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BACKGROUND - HOW WERE 
THE BEST PRACTICES DEVELOPED?

George Velianoff, RN, DNS, Chief Operating Officer, Emergency Nurses Association; 
Jeffrey W. Runge, MD, Assistant Chair, Emergency Medicine and Director 
Carolinas Center for Injury Control, Carolinas Medical Center; 
Valerie A. Gompf, Highway Safety Specialist, Impaired Driving Division, 
National Highway Traffic Safety Administration

In August 1998, the National Highway Traffic Safety Administration (NHTSA) met with representatives from the American College of Emergency Physicians and the Emergency Nurses Association to discuss Partners in Progress: An Impaired Driving Guide for Action and specifically to plan, organize and conduct a national conference on Strategy III (Health Care Community). The purpose was to re-energize healthcare providers’ involvement in reaching the national goal of reducing alcohol-related driving fatalities in America to no more than 11,000 by the year 2005. The objectives of the conference were to build a strong advocacy base, provide knowledge in state-of-the-art interventions, address obstacles and limitations, and present models of success.

During the conference planning meeting held on January 7, 2000, discussion centered on the best format and outcome of a national conference. It was decided that the conference should produce a product, namely a Best Practice Standard of Care. It was suggested that case studies of system failures and successes should be presented, as well as research and disease models, public health models and validated tools for use in the emergency care environment for assessing impaired driving behavior. In addition, a method of education and referral of patients should be addressed. To develop Best Practices, a "strawman" was proposed as a way to structure the Best Practice Standards with three natural categories: Pre-Hospital Professionals (EMT, Paramedic, Flight, Fire, and First Medical responder), Physicians, and Nurses. A preliminary Best Practice Standard for each category was developed as a starting point for the conference discussion and breakouts. In addition, Policy Issues for Administrators were also identified and included in the Standards.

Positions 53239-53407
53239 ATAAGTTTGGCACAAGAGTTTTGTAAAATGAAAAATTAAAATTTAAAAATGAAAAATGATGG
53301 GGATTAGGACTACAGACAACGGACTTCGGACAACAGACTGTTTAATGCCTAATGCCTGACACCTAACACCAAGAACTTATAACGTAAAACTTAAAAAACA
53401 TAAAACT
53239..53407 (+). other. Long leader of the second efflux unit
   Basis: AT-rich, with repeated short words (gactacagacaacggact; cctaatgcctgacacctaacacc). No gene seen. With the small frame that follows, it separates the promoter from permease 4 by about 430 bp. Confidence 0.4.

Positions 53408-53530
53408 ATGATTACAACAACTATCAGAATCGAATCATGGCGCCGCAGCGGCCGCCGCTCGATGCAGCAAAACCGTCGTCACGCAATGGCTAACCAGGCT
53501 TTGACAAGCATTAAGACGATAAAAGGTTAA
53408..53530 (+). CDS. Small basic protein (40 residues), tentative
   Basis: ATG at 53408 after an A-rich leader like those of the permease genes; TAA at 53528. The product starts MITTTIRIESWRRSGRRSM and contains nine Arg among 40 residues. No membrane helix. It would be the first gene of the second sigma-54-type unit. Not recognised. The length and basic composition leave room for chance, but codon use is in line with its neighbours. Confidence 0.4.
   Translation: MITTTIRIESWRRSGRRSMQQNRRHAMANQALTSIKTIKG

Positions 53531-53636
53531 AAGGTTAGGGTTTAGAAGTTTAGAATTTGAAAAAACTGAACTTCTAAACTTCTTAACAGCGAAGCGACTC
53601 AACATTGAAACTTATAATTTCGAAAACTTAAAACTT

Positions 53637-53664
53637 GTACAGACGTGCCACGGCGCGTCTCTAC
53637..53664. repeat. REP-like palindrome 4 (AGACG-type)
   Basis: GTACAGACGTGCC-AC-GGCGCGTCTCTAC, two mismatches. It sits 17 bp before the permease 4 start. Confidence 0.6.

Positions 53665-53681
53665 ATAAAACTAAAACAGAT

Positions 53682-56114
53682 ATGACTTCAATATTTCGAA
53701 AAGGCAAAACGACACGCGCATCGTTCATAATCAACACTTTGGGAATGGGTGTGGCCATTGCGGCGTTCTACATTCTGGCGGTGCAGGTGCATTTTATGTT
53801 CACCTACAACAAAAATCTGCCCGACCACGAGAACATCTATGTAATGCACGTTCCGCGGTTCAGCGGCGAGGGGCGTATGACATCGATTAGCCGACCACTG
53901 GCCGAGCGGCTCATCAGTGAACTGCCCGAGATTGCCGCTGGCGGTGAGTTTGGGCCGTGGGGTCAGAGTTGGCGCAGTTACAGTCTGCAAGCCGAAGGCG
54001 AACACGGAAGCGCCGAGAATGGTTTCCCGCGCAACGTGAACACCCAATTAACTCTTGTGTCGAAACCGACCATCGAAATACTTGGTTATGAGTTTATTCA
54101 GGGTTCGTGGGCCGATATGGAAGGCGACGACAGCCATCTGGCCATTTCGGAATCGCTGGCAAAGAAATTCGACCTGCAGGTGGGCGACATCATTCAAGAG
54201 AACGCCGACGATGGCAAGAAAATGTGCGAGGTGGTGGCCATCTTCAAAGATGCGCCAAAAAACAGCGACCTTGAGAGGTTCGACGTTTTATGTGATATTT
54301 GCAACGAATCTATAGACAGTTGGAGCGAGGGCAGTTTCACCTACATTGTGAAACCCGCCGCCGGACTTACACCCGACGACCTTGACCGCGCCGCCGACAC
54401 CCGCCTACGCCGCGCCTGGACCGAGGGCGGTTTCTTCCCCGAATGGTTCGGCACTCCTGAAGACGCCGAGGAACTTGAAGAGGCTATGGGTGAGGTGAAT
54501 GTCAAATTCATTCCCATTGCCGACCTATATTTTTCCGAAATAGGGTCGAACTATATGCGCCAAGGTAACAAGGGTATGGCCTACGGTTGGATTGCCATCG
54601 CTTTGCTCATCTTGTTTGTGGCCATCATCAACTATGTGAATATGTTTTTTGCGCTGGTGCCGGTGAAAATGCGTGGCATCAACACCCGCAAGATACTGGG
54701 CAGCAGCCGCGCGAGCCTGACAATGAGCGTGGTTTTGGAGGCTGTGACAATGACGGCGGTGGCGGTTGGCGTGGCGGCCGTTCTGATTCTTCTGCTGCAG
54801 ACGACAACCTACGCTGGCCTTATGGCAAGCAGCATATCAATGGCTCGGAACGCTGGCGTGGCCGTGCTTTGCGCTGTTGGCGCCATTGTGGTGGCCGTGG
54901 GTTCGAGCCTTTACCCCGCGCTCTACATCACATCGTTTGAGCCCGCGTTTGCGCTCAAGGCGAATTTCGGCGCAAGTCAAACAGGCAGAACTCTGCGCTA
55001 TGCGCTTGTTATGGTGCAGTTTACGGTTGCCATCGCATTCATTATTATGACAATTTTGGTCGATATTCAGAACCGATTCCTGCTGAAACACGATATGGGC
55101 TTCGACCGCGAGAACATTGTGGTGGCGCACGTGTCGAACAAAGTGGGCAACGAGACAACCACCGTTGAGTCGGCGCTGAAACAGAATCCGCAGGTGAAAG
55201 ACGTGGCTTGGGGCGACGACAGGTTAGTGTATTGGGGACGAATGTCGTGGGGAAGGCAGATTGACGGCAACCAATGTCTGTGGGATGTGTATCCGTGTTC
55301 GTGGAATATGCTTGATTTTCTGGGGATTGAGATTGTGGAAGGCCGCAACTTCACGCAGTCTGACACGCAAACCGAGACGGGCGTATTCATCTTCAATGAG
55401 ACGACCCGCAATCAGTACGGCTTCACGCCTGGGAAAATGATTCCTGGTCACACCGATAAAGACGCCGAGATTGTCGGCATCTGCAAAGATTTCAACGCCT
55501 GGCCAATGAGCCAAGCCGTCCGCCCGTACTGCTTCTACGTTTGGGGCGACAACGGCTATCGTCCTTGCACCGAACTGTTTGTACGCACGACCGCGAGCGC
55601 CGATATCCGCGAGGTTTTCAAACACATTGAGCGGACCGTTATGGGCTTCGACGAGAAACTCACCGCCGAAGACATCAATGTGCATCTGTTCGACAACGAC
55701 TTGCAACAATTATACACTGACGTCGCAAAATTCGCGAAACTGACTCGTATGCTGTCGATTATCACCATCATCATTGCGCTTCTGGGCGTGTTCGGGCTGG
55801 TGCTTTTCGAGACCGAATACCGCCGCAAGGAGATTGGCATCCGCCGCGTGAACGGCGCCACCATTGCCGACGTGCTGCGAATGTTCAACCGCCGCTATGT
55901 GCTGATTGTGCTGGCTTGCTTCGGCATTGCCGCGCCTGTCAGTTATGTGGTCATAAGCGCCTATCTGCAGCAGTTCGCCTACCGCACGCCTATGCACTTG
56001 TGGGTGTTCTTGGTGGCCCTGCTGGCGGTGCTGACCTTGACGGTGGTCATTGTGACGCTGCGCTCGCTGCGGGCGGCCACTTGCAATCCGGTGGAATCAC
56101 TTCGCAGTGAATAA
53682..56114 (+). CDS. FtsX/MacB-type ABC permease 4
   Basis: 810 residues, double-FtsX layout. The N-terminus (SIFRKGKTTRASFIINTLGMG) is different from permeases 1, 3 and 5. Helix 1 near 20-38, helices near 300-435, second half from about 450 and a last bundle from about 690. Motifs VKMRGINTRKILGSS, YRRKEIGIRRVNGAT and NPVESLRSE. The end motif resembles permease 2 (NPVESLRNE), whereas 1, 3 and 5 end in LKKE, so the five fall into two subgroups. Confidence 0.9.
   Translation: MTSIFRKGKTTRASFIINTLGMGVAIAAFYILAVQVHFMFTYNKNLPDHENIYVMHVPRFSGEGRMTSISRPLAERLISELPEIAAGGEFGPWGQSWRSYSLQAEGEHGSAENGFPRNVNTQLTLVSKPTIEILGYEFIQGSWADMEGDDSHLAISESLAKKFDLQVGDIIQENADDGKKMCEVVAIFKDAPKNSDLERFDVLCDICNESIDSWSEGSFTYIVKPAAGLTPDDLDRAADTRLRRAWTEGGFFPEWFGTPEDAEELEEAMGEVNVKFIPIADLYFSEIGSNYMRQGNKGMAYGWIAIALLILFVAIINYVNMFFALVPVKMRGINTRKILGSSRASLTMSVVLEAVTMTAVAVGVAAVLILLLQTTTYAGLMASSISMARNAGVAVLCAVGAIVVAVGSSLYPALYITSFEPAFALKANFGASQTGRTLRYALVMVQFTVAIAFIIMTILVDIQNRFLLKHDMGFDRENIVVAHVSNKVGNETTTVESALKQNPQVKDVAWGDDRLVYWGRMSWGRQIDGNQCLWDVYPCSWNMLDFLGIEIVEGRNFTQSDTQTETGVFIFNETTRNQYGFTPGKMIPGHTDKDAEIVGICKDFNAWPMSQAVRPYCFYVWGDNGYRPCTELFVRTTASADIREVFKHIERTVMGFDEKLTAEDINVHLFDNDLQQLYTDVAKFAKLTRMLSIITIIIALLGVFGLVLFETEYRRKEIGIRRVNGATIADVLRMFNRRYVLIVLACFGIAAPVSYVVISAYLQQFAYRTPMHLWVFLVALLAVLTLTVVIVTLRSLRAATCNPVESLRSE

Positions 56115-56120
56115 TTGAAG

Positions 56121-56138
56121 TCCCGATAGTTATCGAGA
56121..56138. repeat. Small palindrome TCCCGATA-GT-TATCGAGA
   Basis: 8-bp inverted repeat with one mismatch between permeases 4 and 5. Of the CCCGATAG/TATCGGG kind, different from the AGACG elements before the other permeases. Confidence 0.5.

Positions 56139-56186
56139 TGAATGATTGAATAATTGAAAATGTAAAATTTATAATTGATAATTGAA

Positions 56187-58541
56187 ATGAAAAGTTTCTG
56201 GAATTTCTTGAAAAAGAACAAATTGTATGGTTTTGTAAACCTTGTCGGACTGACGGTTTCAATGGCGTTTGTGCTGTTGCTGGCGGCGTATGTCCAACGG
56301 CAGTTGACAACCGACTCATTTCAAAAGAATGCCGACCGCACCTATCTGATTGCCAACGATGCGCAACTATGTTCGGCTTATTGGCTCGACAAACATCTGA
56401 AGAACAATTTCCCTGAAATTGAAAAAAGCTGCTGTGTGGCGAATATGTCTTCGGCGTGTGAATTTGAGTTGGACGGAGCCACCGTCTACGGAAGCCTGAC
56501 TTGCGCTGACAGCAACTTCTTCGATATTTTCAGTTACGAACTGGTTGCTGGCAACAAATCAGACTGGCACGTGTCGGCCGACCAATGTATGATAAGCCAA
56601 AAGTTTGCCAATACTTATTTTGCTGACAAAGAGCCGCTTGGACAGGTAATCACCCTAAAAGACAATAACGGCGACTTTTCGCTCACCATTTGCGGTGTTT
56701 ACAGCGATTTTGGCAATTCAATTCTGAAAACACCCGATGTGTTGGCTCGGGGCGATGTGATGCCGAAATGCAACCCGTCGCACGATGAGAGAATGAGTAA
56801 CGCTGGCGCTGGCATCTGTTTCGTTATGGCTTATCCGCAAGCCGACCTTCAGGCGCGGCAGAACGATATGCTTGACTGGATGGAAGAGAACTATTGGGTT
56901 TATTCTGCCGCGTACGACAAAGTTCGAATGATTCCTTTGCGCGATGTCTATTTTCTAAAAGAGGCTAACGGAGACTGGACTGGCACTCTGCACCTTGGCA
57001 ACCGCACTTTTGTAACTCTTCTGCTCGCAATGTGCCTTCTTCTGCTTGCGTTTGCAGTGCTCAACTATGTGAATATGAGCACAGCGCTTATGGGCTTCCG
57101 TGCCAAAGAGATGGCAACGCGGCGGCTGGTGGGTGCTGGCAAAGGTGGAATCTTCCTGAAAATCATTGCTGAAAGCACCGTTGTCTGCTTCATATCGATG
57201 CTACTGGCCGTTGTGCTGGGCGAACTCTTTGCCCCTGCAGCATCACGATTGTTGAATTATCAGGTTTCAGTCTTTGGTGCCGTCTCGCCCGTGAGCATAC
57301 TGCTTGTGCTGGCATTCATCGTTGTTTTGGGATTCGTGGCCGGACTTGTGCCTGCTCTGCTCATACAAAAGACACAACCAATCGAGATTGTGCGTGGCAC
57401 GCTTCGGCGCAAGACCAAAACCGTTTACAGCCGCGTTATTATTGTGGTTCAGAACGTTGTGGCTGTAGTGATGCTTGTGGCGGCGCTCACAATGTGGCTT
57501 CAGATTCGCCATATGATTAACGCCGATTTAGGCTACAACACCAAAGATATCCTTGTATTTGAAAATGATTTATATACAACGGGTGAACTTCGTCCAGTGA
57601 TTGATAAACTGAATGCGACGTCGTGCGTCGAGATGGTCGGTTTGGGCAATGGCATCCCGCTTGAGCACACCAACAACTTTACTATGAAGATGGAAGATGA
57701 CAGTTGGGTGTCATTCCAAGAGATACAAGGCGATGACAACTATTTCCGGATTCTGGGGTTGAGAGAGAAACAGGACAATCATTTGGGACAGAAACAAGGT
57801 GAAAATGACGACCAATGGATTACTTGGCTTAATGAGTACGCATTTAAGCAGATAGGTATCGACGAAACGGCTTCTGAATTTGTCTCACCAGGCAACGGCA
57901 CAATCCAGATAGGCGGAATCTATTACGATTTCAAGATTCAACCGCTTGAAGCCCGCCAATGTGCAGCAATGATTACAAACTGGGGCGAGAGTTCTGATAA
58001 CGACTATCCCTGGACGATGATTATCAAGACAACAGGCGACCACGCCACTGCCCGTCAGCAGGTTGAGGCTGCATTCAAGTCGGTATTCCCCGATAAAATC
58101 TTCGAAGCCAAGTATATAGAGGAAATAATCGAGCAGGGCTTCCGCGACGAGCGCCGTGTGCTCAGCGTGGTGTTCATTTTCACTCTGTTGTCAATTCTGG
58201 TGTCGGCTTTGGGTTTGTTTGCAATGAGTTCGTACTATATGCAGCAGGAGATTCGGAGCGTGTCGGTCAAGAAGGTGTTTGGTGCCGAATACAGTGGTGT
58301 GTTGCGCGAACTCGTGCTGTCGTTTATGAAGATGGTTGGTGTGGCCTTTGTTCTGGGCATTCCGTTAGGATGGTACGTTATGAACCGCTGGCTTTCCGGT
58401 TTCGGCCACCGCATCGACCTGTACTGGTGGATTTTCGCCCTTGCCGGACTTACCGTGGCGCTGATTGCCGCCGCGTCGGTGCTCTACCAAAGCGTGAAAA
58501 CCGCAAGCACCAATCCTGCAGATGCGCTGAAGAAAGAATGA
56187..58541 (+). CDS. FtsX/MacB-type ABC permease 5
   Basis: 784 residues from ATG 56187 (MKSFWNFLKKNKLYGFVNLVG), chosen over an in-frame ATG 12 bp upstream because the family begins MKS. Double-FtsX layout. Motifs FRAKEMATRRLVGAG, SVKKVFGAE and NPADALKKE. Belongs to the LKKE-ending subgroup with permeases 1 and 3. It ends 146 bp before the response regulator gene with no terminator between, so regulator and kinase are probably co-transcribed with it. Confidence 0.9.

The planning group identified a large number of national organizations to receive invitations to the conference. These organizations included:

Each organization was encouraged to send three members to the conference. The conference agenda was sent to each organization, related association journals and other targeted individuals. For a list of conference attendees, see Appendix B.

The planning committee developed the conference agenda and identified speakers and panel members for the break-out groups. The speakers’ role was to present the conference goals and the latest research available on this issue. The panel members listened to the facilitated break-out sessions to help revise the Best Practices for each group (physicians, nurses and pre-hospital professionals). One of the major outcomes of the conference was the consensus to change the Best Practice Standards to Best Practices. The attendees felt strongly that this group was not yet prepared to recommend Standards based on the current research, and that Best Practices was the more appropriate term. The end product of the conference was the development of Best Practices of Emergency Medical Care for the Alcohol-Impaired Patient.